Emergency medicine (EM) is a relatively new medical specialty, which concerns patients who need vital and urgent medical care. This study aimed to evaluate the general medicine interns’ attitude in continuing their education in EM residency programs.
This study is a prospective cross-sectional study, which was performed on 180 medical students during their internship using convenience sampling. Data were collected using a valid and reliable researcher-made questionnaire and analyzed using SPSS 26 software.
One hundred and eighty medical students in the internship period with the mean of 25.65 ± 2.72 (23 – 46) years were studied (53.3% male; 76.7% single). Only 33 (18.3%) interns indicated their interest in continuing their education in EM residency programs. 30 (16.66) cases were not interested in continuing their education in any residency program (61.1% of whom cited migration as the reason, 13% cited not working as a specialist, 14.8% indicated lack of economic justification, and 11.1% cited other reasons for not wanting to enter residency programs). The mean overall interest score to EM residency program was 59.61 ± 12.66 % (20 – 96.41%). The lowest and highest interest scores obtained in the economic status (47.91 ± 21.13%) and education status (70.59 ± 15.77%) of EM specialty, respectively. The mean overall interest score was not statistically different between male and female students (p = 0.366). There was a significant statistical correlation between gender and type of discipline chosen, and female mostly chose non-surgical disciplines (p = 0.001).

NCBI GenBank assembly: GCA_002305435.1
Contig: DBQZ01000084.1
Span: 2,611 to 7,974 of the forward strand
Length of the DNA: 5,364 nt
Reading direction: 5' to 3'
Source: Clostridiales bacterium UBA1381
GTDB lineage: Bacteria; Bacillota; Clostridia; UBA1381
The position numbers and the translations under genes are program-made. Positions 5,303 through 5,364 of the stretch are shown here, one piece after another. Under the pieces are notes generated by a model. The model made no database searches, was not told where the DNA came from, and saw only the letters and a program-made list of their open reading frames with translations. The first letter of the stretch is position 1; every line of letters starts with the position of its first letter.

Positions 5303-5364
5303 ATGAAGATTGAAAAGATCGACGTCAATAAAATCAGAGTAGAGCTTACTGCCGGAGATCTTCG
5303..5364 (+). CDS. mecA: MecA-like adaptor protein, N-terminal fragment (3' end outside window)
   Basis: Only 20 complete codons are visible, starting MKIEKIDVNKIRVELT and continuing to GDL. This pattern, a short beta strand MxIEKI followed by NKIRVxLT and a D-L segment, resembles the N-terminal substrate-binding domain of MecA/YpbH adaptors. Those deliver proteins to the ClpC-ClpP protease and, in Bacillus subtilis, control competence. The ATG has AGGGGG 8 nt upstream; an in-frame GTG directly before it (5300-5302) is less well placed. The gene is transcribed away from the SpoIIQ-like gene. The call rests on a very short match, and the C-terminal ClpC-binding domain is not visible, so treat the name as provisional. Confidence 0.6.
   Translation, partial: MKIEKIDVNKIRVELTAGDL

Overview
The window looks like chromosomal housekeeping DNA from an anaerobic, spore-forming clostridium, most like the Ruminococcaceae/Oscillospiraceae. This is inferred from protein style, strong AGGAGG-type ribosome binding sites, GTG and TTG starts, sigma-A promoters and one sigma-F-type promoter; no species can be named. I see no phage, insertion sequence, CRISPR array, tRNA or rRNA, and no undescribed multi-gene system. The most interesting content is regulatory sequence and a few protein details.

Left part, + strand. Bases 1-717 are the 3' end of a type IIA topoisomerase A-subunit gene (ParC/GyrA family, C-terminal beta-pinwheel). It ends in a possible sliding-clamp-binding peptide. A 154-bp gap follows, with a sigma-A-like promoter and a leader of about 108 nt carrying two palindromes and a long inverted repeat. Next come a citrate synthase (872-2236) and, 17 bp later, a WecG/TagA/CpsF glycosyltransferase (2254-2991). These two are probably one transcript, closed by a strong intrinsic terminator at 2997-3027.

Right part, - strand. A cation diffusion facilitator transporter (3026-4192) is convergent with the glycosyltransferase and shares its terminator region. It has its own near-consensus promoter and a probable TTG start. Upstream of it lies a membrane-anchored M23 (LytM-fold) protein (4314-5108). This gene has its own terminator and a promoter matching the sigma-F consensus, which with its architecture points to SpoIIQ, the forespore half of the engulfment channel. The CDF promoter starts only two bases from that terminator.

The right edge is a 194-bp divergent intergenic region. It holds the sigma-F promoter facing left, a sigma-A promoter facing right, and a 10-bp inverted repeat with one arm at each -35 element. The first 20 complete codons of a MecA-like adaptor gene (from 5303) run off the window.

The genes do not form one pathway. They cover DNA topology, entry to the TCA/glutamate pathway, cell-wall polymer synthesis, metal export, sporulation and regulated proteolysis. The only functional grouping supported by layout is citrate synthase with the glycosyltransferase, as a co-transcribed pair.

The interest of general medicine interns in continuing their education in EM residency program was average. The economic field of EM has been one of the best factors in attracting students to continue their studies in this field.
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